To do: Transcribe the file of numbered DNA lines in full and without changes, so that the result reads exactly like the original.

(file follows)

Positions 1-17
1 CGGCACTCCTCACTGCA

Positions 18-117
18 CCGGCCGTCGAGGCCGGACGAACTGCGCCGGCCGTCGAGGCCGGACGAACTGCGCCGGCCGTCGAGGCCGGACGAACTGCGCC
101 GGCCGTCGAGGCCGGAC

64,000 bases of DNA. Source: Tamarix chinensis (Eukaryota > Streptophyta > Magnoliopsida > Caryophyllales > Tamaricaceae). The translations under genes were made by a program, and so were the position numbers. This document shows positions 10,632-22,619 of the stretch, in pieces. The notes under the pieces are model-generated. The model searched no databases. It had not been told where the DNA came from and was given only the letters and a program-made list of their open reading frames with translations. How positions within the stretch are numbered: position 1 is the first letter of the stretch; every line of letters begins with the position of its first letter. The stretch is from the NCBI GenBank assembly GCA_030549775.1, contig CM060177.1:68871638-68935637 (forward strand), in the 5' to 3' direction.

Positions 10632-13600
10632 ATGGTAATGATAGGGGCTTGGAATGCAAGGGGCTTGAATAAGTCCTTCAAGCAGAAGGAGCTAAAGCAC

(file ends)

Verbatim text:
Positions 1-17
1 CGGCACTCCTCACTGCA

Positions 18-117
18 CCGGCCGTCGAGGCCGGACGAACTGCGCCGGCCGTCGAGGCCGGACGAACTGCGCCGGCCGTCGAGGCCGGACGAACTGCGCC
101 GGCCGTCGAGGCCGGAC

64,000 bases of DNA. Source: Tamarix chinensis (Eukaryota > Streptophyta > Magnoliopsida > Caryophyllales > Tamaricaceae). The translations under genes were made by a program, and so were the position numbers. This document shows positions 10,632-22,619 of the stretch, in pieces. The notes under the pieces are model-generated. The model searched no databases. It had not been told where the DNA came from and was given only the letters and a program-made list of their open reading frames with translations. How positions within the stretch are numbered: position 1 is the first letter of the stretch; every line of letters begins with the position of its first letter. The stretch is from the NCBI GenBank assembly GCA_030549775.1, contig CM060177.1:68871638-68935637 (forward strand), in the 5' to 3' direction.

Positions 10632-13600
10632 ATGGTAATGATAGGGGCTTGGAATGCAAGGGGCTTGAATAAGTCCTTCAAGCAGAAGGAGCTAAAGCAC